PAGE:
Wednesday, November 4, 2009
A legal scandal that rocked the city of San Diego for years has finally made it to California’s highest court.
The California Supreme Court today considers whether six former San Diego city pension board members should stand trial for conflict of interest. Public employee pension boards throughout the country are watching the case carefully, as it could affect the makeup of pension boards nationwide.
The issue is whether the six San Diego pension board members voted to allow the city to underfund its pension plan in return for higher pension payouts. Defense attorneys argue it was not a "quid pro quo," and the defendants are not guilty of conflict of interest.
The votes resulted in a billion dollar pension deficit that the city then hid from investors.
Harvey Leiderman is a pension attorney who filed an amicus brief with the California Supreme Court. He does not want what happened in San Diego to result in changes that would prevent anyone with a financial interest from sitting on public pension boards. He says it’s interesting no similar cases have been filed since the San Diego case in 2007.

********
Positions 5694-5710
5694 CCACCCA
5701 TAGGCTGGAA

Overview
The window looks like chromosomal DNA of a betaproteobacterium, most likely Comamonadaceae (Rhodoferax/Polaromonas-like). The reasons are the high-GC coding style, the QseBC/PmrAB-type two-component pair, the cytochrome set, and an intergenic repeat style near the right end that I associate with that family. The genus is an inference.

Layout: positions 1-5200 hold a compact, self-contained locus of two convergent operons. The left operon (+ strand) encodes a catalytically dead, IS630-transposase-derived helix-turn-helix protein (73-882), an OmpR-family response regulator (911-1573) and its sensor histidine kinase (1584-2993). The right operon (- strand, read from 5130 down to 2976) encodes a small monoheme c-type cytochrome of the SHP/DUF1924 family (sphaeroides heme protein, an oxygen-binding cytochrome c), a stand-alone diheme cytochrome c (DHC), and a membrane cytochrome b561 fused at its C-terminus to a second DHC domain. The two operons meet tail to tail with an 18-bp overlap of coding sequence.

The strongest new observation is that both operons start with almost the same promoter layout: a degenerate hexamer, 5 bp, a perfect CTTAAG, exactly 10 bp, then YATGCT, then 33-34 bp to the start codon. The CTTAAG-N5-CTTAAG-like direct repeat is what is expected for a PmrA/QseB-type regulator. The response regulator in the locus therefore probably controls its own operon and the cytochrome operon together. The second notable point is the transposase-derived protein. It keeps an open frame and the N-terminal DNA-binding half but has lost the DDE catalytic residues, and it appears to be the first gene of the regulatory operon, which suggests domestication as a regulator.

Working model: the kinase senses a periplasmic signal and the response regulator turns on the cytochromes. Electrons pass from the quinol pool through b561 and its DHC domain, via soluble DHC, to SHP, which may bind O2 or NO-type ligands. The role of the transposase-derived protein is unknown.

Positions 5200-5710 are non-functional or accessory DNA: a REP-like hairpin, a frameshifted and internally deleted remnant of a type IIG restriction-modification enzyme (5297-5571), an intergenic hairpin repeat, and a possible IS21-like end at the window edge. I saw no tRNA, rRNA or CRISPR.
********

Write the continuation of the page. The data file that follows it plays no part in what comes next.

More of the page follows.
“What that tells me is that this is, in fact, what the district attorney in San Diego characterizes as a highly unique and extreme set of circumstances that does not replicate itself in other situations,” says Leiderman.
He says the state constitution requires that half of the members of public employee retirement boards are people with a financial interest in the decisions they make. State law currently exempts people who vote on salaries from the conflict of interest laws.
“We hope that the Supreme Court will harmonize those provisions, and demonstrate that the kind of behavior that is alleged by the district attorney in this case is not generalized to the proceedings of these boards,” says Leiderman.
The California Supreme Court has 90 days to decide whether the San Diego defendants must face trial.